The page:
The Power in the way we Think

Stress and emotions

We’ve already talked about the Limbic region in the brain and its function in regulating our emotions. And we’ve also discussed the role of the amygdala in assessing potential threatening situations.

You’ve probably gathered by now how the amygdala plays a key role in our survival. It helps us to recognise when our life is in danger and sets off a chain reaction to get us out of that situation. Our body is flooded with hormones to get us moving (either fighting or fleeing), and also to completely focus our attention on the threat so that we aren’t distracted from it, again in order to increase our chances of survival.

We have also learned that sometimes our amygdala makes the assessment that we are at threat when we really aren’t. If you recall, this is because our brains haven’t evolved enough to keep up with the huge advances in technology we have experienced over the years.

So we are activating the stress response for things like finances, screaming kids, work pressures, time pressures, physical illnesses or injuries, and so on. None of these are likely to threaten your survival.

When you think about the neurobiology behind the stress response, and our slower evolutionary processes, it makes sense that our brain responds in the way it does. But what happens to our emotions on the occasions where our life isn’t actually at risk?

Can you imagine how you’d feel if you had a lot of work deadlines to meet, were dealing with repeated issues with your children and also had some recent, pricy unexpected bills?

I’m guessing the experiences of fear, anxiety, uncertainty, dread and overwhelm would be high, amongst others.

And very likely they would come and go in unpredictable patterns, which could make those emotions worse and more intense.

And this would likely lead to behaviour that you’re probably not always going to be proud of. Irritability, snapping at your loved ones, yelling, uncharacteristic urges to run away and hide, not wanting to face the day, fatigue. And what about the arguments about irrelevant things?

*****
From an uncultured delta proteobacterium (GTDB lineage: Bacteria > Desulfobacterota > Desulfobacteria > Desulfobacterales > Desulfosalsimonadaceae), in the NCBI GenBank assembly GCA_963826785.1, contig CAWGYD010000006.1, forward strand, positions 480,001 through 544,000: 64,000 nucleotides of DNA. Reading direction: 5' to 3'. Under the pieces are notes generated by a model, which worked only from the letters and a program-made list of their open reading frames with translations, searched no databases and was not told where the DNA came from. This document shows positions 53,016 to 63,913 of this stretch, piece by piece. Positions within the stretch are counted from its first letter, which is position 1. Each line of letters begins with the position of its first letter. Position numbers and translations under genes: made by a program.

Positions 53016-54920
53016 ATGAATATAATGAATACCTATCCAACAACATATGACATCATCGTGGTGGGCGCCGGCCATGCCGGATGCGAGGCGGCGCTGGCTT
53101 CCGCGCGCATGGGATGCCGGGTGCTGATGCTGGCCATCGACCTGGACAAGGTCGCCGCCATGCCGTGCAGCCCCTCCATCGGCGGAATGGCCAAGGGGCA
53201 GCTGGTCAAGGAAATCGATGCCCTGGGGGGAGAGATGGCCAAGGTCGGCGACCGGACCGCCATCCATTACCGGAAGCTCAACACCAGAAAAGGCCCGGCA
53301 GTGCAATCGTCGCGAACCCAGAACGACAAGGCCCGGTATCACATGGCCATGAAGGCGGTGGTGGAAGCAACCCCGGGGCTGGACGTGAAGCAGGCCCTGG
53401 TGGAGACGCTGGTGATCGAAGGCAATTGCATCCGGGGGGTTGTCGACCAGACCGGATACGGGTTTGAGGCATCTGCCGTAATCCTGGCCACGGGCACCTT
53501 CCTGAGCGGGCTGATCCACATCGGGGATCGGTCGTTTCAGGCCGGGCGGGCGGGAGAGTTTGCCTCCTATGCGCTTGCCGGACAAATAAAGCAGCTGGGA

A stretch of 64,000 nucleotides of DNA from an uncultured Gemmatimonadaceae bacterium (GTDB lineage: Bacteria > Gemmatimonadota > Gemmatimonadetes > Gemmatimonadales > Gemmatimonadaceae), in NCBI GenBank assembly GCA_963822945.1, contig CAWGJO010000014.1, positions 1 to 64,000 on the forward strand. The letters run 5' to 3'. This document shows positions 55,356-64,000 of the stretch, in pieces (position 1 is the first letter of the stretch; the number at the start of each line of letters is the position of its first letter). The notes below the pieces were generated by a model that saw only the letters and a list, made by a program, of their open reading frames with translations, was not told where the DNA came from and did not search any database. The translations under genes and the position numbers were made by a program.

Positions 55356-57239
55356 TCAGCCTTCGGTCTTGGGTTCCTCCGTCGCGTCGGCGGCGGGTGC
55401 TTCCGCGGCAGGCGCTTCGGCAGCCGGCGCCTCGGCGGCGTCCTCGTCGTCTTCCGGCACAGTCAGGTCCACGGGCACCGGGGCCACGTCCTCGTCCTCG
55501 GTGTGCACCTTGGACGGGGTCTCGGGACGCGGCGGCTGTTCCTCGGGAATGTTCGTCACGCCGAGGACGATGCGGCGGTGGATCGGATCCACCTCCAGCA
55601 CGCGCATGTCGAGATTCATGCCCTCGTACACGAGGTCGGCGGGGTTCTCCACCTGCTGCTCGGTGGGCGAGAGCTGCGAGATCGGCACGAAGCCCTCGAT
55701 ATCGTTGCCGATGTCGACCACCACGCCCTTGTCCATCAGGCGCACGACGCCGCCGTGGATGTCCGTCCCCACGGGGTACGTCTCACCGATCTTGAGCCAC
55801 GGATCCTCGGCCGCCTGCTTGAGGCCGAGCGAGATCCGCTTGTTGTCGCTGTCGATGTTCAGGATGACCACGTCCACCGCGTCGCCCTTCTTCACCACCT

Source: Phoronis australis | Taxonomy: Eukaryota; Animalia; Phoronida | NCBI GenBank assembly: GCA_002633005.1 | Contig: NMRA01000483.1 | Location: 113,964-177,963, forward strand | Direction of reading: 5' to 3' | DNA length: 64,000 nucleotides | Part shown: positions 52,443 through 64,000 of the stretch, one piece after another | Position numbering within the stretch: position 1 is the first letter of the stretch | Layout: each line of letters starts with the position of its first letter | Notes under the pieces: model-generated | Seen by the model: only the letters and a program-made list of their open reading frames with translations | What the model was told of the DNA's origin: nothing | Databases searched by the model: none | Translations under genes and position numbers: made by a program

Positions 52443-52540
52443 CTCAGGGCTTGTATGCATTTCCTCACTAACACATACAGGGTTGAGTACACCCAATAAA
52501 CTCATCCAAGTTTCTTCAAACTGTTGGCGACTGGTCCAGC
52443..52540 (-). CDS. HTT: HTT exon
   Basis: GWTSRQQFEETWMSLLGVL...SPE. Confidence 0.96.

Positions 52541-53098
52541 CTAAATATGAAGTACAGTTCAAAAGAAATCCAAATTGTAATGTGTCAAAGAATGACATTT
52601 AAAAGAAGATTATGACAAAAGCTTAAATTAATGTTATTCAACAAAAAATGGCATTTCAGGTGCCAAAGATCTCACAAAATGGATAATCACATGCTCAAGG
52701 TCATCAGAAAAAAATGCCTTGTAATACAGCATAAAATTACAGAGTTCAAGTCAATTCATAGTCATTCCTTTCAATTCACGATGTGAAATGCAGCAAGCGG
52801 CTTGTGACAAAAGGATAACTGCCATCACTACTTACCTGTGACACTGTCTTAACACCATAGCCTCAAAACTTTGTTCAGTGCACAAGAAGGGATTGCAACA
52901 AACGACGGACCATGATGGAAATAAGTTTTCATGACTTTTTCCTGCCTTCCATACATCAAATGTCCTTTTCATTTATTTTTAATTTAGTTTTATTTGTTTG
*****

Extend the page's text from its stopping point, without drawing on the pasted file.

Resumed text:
The bottom line is that your emotions go haywire and they become unpredictable.

And this leaves you feeling unsure of yourself and wondering why the hell you can’t just keep it together and get through it like everyone else does. Am I right? I think if I had one dollar for every person who came into my counselling room asking, “why can’t I do this right? I should be able to cope better”, I would be well on the way to being a millionaire! Well, almost.

But as we’ve already discussed (several times), when you know the processes that the brain goes through, hopefully you’ll see that appearances can be deceiving. I don’t know anyone that could cope with all these things and still be “coping well”. On the outside it may look like they have it together, but it’s almost guaranteed that they feel just like you do on the inside.

That said, I need to acknowledge that each of us has a “coping capacity” that is different from anyone else on the planet. Yes, we all have the same processes occurring in the brain. However each of us has had different experiences throughout our lives, which has given us different memory systems and ultimately, different ways of coping.

This is why some of us love scaring ourselves silly with horror movies and others, like me, won’t go near them. It’s why some of us can’t wait to ride the scariest, most windy and daring rollercoasters, or jump out of perfectly good airplanes (why, I ask, would anyone choose to jump out of a fully functioning plane?!?!)

Remember too, that there are plenty of parents who absolutely thrive on having their house choc full of kids running amok. They thrive on the chaos and feed off the energy. And there are others (again, like me), who prefer peace and quiet after they get home.

2012-02-05-ALBERT-EINSTEIN-everybody-is-a-genius

These differences are natural based on our life experiences, family background and so on. So please, do yourselves a favour and stop comparing yourselves with the people around you.

And when you feel those emotions swirling around and bringing you down, try going back to our simple belly breathing technique that Linda talked about in her article on the role of breathing.

I have a challenge for you …

For the next 7 days, I want you to take time out each morning and evening to do 10 deep belly breaths, as described by Linda. Before you get out of bed and right before you go to sleep are perfect times. It only takes about 30 seconds, so no excuses!

At the end of the 7 days, report back here to let us know how you went. Have you noticed a difference in your day and your emotional state?

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